There´s no better time to celebrate an icon, a true feminist, a woman who against all odds fought for the right of women in Nigeria than this Women’s Month.
Our special woman of the week is acclaimed to be the greatest Nigerian woman right activist who ever lived. And she’s no other than “the Lioness of Lisabi” Funmilayo Ransome Kuti, a mother, a teacher, a political campaigner, a traditional aristocrat, a tenacious woman, and a woman who in the face of death stood firm in the fight for women’s rights.
Funmilayo was born on the 25th of October 1900 in Abeokuta, Southern Nigeria and was named Frances Abigail Olufunmilayo Thomas. She was the first female student at the Abeokuta Grammar school.
Funmilayo was married to Israel Oludotun Ransome-Kuti and was blessed with four children ( Dolapo , Olukoye, Fela and Beko).
In 1932, Funmilayo helped establish the Abeokuta ladies club, which focused on helping women to be self-dependent and educated. The emphasis of the club was mainly on charity work, sewing, catering and adult education. The pioneer members were western educated women, mostly Christians. She also started organizing classes and workshops for lower class and market women, and as at that time hers was one of the very first pre-school classes in the country.
This gave her an insight into what the lower class and market women were facing. In 1944, she developed a successful campaign to stop local authorities who seized rice from market women under false pretence.
In 1946, Funmilayo Ransome-Kuti and Grace Eniola Soyinka (her sister in-law and the mother of the Noble laureate, Wole), established an organization called the Abeokuta Women’s Union (AWU), to fight for the rights of women legally. This organization was open to all women in Abeokuta. The organization grew very fast with 20,000 official members and up to 100,000 official supporters. They fought for an improved representation of women in local government bodies and the end of unfair taxes on market women. They did so, by leading matches and protests.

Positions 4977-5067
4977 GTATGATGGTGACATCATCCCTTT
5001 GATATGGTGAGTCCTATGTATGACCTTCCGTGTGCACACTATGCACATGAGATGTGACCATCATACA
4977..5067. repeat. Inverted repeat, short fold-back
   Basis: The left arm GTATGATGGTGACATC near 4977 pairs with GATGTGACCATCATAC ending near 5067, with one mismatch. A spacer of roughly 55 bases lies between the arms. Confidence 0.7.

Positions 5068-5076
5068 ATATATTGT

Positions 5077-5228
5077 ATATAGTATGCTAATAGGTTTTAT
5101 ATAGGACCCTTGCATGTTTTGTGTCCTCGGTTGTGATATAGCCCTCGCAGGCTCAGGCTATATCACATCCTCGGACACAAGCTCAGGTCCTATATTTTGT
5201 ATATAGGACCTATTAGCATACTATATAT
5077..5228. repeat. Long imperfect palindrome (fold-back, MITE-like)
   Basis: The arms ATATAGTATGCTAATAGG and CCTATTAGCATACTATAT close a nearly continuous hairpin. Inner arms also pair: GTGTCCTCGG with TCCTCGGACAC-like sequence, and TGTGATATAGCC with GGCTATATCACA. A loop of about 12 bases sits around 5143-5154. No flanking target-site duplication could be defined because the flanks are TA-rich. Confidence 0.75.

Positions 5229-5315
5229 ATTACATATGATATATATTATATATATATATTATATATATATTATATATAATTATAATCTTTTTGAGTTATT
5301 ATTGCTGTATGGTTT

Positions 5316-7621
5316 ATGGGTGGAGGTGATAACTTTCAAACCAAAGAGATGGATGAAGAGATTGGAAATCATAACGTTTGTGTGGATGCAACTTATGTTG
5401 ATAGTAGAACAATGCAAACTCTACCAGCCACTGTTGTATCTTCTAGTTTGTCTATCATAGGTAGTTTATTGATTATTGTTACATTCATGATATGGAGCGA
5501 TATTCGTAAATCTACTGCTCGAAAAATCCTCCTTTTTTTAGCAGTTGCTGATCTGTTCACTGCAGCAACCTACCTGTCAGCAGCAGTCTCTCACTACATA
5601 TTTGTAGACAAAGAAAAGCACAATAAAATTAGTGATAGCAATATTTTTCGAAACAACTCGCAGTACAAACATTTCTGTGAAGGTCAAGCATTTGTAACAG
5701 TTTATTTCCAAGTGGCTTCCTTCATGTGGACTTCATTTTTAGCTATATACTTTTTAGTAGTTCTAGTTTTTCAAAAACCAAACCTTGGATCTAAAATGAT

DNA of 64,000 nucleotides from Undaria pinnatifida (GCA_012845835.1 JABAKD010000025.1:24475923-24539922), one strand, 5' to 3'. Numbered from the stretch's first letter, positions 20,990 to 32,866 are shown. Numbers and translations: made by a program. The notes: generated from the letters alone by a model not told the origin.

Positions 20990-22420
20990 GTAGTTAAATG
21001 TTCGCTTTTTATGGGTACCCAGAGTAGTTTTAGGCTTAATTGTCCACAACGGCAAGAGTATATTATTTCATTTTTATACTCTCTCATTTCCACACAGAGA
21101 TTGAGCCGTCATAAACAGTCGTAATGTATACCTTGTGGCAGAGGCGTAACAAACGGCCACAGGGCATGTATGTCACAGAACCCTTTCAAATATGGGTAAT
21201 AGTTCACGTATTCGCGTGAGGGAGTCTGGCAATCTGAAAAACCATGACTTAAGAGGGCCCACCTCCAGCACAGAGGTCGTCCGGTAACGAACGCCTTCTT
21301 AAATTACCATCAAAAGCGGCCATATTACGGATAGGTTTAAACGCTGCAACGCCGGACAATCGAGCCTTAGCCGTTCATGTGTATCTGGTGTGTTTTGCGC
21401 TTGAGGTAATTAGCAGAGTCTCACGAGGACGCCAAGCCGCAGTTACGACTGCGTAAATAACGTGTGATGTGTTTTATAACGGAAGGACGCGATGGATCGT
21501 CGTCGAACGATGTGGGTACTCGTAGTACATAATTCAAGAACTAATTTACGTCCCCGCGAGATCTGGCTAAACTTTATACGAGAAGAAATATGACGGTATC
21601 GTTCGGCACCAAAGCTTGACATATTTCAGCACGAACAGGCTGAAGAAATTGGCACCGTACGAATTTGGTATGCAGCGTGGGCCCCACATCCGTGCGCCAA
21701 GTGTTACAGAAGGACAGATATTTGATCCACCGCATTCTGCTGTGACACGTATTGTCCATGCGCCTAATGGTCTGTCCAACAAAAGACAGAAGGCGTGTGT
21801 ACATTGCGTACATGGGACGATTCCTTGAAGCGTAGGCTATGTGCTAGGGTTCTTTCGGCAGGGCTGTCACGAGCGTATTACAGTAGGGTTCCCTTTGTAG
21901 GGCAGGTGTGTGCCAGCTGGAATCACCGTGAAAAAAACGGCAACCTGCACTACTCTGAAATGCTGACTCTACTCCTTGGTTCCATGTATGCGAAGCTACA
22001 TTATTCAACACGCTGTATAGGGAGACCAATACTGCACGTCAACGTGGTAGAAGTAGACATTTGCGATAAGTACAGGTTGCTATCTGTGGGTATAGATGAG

One of Funmilayo’s greatest achievements was her leading of up to 10,000 women on a protest, forcing the ruling Alake to abdicate temporarily in 1949.
The Alake Ademola II, was a traditional ruler of Abeokuta who helped to enforce the rules of the colonial masters over his people and by so doing imposed taxes on women. Funmilayo and the AWU fought a lot, by first appealing to British authorities to remove the Alake from power, circulation of petitions and contacting media houses, but to no avail. So they decided to stage long vigils outside the Alake’s palace and arranged an audit of the Sole Native Authority´s (SNA) finance records. They demanded for him to end the taxing of women and also put a representative of women in the SAN´s executive council.
This agitated the Alake, making him compare the AWU women to “vipers that could not be tamed” and banned Funmilayo from entering the palace, which caused the AWU women to block the palace and deny the entrance of the district officer into the palace.
After about a year of continued protests and fighting, the AWU succeeded by having the tax laws suspended and few months later, the Alake temporarily abdicated his throne.
This news went all over the globe; the West African Pilot described Funmilayo as the “Lioness of Lisabi”. But she was only just getting started, because she didn’t stop with Abeokuta. She also created the Nigerian Women’s Union and the Federation of Nigerian Women’s Societies, this prompted her to travel a lot both nationally and internationally to create awareness and advocate for Nigerian women’s right to vote.
These great deeds were appreciated far and wide, as the University of Ibadan even bestowed upon her an honorary Doctorate of Law, she was also awarded the Lenin Peace Prize and membership of the Order of the Niger.
She was appointed chairman of the Advisory Board of Education by the Western Nigeria state government and she served as a consultant to the Federal Ministry of Education on the recruitment of teachers from other countries.
Funmilayo was also granted the position of Oloye in the western house of chiefs, and she was a board member of the Nigerian Union of Teachers.
Funmilayo´s son, Fela is a chip of the old block, impressing Funmilayo when he altered his surname because he didn’t want his name to have anything to do with the colonial masters. This prompted Funmilayo to change her surname to “Anikulapo-Kuti” which means a strong and well protected warrior.
Funmilayo Anikulapo-Kuti, even in her old age continued to support her son Fela in his vocal fight against the Nigerian military government. On the 18th of February 1977, on one of Funmilayo´s visits to her Fela ’s home which he named “the Kalakuta Republic”, the premises was raided by soldiers and Funmilayo was thrown from a second floor window, which put her in a coma.
Unfortunately, she never recovered from the accident and died on the 13th of April 1979.
However, Funmilayo remains a force to be reckoned with as she has laid a foundation for women, especially in Africa to fight for their rights.
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